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One year ago this week about 200 people gathered in the plaza at Miami-Dade Community College's downtown campus to watch President Clinton launch his AmeriCorps national service program. The president was appearing on a closed-circuit television broadcast from the White House, where he delivered a stirring speech explaining his vision of recruiting an army of young volunteers to serve their communities for one year in exchange for a small stipend and a $4725 voucher to help pay college tuition or student loans. "This year 20,000 Americans mark the beginning of a journey that will change their lives forever," Clinton intoned. "It will also change the life of this nation for many seasons to come. What we do today and what we will do in the days and years ahead will give new life to the values that bind us as Americans. You, the people of AmeriCorps, will be America's next generation of heroes."
Then the president led scores of people in Miami and around the nation in an AmeriCorps membership pledge: "I will get things done for America. To make our people smarter and healthier. . . . Faced with adversity, I will persevere. . . . I am an AmeriCorps member, and I am going to get things done."
"And I am going to get things done!" the eager Miami volunteers shouted back.
Twelve months after that rousing call to public service, the response in Dade County has been a failure of such proportions that federal officials have shut off the financial spigot -- the local program will not be funded next year. And while the experiment known as AmeriCorps Dade did produce some success stories, the neighborhoods most in need of the volunteer effort instead have suffered only unkept promises and bureaucratic bungling.
Directed by United Way of Dade County, the AmeriCorps project was broadly designed to improve public safety in specific areas of the county by reducing "disorder and decline" through the implementation of crime-watch programs, neighborhood patrols, crime-prevention workshops, after-school youth activities, beautification projects, and more. The targeted communities included South Dade, west Coconut Grove (also known as the Black Grove), East Little Havana, Overtown, and the Scott and Carver housing projects in Liberty City.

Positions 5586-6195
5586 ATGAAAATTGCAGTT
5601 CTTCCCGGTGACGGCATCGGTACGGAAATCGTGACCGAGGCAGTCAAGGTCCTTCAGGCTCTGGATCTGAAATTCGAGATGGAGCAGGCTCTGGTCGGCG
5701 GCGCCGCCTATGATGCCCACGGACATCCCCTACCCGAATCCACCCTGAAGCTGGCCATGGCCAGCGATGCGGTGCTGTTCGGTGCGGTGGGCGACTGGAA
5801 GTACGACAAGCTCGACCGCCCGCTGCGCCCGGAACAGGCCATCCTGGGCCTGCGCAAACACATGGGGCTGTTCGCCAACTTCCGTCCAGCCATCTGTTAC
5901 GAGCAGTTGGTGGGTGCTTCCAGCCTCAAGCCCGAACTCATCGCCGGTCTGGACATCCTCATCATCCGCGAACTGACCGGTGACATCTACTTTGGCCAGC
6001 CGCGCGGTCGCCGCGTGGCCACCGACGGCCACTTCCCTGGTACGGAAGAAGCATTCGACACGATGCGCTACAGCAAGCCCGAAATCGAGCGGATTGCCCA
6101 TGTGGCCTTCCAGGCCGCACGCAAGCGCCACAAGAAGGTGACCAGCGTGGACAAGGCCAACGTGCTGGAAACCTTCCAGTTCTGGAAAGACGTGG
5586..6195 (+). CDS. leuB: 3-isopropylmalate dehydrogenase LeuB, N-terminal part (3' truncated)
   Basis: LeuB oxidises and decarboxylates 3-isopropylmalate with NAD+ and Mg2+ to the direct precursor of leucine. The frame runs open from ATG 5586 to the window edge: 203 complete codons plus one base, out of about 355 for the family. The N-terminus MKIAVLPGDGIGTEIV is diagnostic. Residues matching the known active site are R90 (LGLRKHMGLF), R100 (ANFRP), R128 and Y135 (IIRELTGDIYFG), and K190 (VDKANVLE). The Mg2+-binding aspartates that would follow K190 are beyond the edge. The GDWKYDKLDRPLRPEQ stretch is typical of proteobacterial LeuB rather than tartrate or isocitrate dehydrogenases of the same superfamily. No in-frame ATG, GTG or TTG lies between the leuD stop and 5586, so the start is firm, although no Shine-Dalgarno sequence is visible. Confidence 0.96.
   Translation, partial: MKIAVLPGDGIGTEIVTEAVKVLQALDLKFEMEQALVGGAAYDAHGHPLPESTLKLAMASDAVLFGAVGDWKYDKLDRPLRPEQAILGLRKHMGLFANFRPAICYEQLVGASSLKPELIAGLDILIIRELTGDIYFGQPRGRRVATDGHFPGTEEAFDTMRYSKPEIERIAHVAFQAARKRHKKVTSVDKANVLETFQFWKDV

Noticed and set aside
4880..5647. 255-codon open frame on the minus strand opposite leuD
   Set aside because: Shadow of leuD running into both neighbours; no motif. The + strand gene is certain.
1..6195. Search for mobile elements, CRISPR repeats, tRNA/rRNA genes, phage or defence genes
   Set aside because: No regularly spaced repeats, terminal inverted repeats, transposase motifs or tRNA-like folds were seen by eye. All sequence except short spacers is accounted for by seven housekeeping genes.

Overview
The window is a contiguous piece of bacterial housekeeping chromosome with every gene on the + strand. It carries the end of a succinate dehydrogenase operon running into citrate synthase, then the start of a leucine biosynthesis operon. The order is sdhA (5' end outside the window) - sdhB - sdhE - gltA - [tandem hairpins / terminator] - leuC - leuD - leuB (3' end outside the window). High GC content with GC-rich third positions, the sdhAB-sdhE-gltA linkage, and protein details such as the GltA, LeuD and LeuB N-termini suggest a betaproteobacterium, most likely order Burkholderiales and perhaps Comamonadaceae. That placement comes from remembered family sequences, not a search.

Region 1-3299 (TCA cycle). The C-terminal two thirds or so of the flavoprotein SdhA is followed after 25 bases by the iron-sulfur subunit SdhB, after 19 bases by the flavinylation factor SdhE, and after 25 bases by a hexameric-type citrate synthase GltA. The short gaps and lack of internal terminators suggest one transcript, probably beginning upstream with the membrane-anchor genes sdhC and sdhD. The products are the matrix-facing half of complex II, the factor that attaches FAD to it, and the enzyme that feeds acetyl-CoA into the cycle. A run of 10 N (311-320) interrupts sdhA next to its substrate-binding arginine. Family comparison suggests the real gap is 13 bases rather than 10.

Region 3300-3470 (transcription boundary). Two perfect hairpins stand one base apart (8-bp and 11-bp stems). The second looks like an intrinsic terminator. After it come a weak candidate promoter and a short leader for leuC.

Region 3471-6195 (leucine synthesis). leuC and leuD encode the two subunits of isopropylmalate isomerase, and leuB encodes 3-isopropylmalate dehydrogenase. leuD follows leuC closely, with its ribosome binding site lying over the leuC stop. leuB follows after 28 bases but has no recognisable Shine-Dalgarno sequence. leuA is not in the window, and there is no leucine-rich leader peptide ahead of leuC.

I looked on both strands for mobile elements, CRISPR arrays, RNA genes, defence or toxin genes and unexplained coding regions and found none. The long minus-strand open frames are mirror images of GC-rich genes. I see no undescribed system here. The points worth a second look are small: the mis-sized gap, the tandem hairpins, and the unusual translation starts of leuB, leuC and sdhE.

The AmeriCorps teams, which began work in January, were to be directly supervised by seven different nonprofit organizations already in operation. Between the 60 mostly young field coordinators and volunteers (the former earn about $16,000 and a tuition voucher only after a year of service; the latter earn a monthly stipend of $636 and the vouchers) and the costs of administration, the total budget for the Dade program for 1995 amounted to $1.4 million, of which nearly $800,000 would come from the federal government and the rest from funds raised by the nonprofit organizations involved. By all accounts, it was a very ambitious program. "This wasn't supposed to be just another group of professionals delivering a bunch of services," notes Jonathan Cloud, a consultant who helped prepare the original grant proposal. "We were going to leave behind something of ongoing, permanent value to the community."